Terril Hebert writes [via ammoland.com]: The number of rounds fired in citizen-involved self-defense encounters is hard to gauge. I have searched high and low for answers, but even the FBI doesn’t keep that sort of data. Studies, including that conducted by Kleck and Gertz in their 1995 book Armed Resistance to Crime point out that more than 92 percent of all self-defense uses of firearms don’t involve firing the gun.
But what about that remaining eight percent of the time when you have to pull the trigger? There isn’t any clear data on this, and there are many scenarios to justify any extreme. Suffice to say that a high capacity pistol will probably get you through any issue.
But many of us carry small, pocket sized handguns that sacrifice handling and capacity for program compliance.
Pocket 380s and 9mms fall into this category, but they do benefit from being easy to reload with additional magazines, though this is more awkward given the abbreviated controls of the gun. The situation is more precarious if you choose a wheel-gun as your concealed carry handgun. We know revolvers have their place and benefits over auto-loaders, but simple reloads aren’t one of those things.
So what if you empty your revolver in a fight and need to reload? There are quite a few options to get the job done, but which is best? Let’s have a look.
What Kind of Guns Are We Talking About?
Double action self-defense revolvers used to be the gun of choice, but today they are one of many excellent self-defense options out there. A few of us are carrying full-sized or small-bore revolvers for personal defense, the most common choice today are small-framed snub-nosed revolvers in 38 Special.
This is worth mentioning because these handguns have more quirks to overcome when it comes to defense and reloading. We will get into some of these later, but the main point is that most of these “snubbie 38s” will carry only five rounds on board.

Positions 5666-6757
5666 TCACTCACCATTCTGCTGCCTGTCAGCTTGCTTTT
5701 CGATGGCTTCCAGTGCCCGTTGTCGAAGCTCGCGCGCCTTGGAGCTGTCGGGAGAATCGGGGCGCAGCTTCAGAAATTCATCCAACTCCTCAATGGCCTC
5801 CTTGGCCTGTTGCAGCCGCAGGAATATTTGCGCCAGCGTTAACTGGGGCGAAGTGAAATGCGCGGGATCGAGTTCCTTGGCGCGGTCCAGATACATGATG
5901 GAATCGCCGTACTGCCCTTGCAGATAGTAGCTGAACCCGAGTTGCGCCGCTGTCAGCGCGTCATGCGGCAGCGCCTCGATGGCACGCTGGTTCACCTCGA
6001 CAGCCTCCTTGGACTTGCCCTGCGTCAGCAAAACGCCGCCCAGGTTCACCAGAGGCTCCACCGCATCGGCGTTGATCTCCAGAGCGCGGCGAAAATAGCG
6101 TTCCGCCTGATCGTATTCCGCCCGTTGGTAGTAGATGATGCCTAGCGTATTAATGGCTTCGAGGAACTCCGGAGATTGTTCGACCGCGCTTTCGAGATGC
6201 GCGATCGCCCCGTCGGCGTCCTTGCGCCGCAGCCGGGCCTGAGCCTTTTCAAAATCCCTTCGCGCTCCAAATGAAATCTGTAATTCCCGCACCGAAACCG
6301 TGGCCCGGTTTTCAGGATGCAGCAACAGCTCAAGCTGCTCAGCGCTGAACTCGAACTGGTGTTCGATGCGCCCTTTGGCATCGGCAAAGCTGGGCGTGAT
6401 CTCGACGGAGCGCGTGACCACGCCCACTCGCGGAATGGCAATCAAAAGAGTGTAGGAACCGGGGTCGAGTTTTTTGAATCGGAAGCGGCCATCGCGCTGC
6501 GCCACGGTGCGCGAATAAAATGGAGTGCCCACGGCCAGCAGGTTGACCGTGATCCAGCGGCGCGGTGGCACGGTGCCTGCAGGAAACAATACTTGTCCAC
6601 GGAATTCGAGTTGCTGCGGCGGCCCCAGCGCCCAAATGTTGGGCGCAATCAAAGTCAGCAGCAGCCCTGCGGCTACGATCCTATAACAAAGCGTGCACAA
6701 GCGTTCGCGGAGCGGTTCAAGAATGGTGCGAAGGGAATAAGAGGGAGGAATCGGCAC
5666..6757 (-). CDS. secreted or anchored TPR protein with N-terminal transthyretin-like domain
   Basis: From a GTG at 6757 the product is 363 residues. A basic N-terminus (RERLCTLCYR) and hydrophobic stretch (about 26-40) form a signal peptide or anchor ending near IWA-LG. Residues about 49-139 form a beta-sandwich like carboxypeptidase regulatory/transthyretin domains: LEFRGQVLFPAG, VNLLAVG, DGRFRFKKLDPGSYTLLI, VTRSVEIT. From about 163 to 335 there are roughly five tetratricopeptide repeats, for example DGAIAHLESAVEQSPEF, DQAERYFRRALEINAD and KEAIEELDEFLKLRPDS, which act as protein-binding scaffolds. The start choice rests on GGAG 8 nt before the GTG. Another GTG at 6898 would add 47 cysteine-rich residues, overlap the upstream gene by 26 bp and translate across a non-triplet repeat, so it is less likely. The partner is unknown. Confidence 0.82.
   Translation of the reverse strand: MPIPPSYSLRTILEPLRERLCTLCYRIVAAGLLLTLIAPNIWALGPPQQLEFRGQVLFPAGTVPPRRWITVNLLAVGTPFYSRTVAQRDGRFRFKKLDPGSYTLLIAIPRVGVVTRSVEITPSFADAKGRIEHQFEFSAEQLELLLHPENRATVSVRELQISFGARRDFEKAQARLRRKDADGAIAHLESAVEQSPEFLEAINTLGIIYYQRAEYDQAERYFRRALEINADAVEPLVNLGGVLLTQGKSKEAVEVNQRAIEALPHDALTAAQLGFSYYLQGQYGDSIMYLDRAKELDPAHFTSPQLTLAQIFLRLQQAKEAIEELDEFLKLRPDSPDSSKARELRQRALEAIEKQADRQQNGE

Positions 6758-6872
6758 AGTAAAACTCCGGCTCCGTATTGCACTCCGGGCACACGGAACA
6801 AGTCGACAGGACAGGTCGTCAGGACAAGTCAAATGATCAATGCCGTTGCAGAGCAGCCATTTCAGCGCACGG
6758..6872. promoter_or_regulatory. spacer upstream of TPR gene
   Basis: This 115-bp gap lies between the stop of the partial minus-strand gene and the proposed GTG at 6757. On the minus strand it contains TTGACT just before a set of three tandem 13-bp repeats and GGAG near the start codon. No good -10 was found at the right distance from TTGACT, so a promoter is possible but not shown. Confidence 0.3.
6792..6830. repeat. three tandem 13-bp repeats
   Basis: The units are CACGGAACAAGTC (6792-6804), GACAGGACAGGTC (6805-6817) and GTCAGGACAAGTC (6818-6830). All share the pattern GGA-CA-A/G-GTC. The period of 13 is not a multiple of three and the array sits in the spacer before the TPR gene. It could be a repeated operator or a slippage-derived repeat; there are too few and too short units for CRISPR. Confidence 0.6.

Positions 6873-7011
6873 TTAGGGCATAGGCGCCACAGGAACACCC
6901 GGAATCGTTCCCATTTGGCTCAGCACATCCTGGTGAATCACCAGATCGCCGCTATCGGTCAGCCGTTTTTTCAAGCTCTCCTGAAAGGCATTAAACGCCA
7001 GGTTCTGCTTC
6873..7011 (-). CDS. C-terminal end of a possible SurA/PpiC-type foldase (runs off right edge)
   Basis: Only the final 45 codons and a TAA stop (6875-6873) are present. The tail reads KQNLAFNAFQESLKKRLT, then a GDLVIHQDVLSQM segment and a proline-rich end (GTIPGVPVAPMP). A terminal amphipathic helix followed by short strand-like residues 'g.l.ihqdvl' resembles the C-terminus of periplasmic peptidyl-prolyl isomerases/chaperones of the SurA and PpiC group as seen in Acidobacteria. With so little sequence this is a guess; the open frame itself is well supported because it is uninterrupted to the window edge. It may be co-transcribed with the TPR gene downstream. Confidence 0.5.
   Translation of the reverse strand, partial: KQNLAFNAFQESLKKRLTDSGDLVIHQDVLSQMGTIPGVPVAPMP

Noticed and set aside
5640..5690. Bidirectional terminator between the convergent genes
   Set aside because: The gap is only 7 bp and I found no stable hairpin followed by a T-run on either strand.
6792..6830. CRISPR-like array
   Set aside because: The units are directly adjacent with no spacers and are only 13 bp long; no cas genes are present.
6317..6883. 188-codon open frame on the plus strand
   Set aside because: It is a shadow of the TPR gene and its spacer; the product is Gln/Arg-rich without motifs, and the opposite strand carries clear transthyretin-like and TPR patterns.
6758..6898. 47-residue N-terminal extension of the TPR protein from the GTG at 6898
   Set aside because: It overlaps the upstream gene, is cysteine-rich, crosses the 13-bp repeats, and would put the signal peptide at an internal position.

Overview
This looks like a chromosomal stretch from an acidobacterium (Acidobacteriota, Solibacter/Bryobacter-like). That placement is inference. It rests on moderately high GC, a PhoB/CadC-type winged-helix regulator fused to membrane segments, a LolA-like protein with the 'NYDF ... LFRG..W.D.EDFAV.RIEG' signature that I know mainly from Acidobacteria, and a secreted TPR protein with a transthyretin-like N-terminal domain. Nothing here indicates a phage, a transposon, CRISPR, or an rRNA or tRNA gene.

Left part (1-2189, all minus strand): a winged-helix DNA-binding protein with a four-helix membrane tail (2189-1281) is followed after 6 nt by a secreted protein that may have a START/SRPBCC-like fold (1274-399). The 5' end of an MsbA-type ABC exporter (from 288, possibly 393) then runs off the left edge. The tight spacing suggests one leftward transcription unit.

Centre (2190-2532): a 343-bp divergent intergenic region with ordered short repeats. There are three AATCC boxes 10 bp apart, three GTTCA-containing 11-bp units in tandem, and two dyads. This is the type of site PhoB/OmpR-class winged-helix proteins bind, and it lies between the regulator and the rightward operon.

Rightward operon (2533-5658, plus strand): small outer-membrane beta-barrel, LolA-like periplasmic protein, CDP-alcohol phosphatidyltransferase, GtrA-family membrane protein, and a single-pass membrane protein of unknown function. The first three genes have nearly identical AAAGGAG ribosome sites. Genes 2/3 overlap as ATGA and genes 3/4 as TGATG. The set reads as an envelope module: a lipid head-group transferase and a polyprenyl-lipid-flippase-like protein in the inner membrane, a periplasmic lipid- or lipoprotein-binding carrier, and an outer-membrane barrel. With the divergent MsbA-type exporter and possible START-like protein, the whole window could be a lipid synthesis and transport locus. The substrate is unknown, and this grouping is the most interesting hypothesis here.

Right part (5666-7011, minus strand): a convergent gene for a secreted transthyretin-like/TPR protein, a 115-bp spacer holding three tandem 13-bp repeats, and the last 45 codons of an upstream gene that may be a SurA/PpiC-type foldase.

You know their names: The Smith & Wesson J-frame, Taurus m85, Ruger LCR, etc. We can talk about higher pressure +P and non +P ammo another time, but suffice to say that the guns will need to be disassembled and put back together again every five rounds.
The question is: How to reload fast with as little fuss as possible?
It is common for me to see a revolver shooter at the range reloading his gun with loose ammunition, one or two rounds at a time.
Until the 1970s, this was the way revolvers loaded in the field, both recreationally and in law enforcement. Police officers usually carried their spare cartridges on belt loops or dump pouches attached to the belt.
Pulling a buckle would release all six cartridges into the hand for reloading. These dump pouches were fast to deploy, but even that wasn’t a perfect solution. No matter how you slice it, loading with loose ammo is cumbersome enough at the range without ducking your head to see what you are doing. It would be even harder to do under stress.
The 1970 Newhall Massacre and FBI 1986 Miami Dade Shootout produced examples of officers who were shot down while trying to reload their revolvers with loose ammunition. In practice, there is indeed the temptation to keep loading until the cylinder is full when a partial reload would be preferable.
Reloading Loose Rounds: This method requires no investment in extra gear and is useful when practicing partial reloads where you fire two or more rounds, pluck the spent brass and push in more, just in case.
The problem with loading loose ammunition when encountering danger was obvious, and one of the first solutions was developed by John Bianchi in the late 1960s. Bianchi Speed Strips remain very popular and readily available, as are their imitators like Tuff Strips.
Where I was unable to find speedloaders, I was still able to find Speed Strips on the shelf. These rubber strips hold six rounds with an almost stripper clip type of appearance.
Trying to use them right out of the box with my Smith & Wesson Model 638 revolver was a mistake. The strips right out of the packaging are very rigid and require some stretching in order to work correctly.
After a minute of using them for hand exercise, I snapped more rounds onto them and went to loading. Snap two rounds into the cylinder then pull up and away with the strip. Turn the cylinder slightly and repeat.
With some practice, I was able to get my revolver reloaded in about eight seconds with much less fumbling than with loose rounds.
The benefit of Speed Strips is their profile, which is flat much like a semi-auto’s magazine. Easy and discreet to carry your spare ammunition in your pocket or a pouch on the belt.
These are the way to go when it comes to partial reloaders as you can snap in two rounds with a well… snap of the wrist. Using the overhanging fingers to feel for the edge of the cylinder allowed me to reload without looking at the gun, though it took some real trying to do so.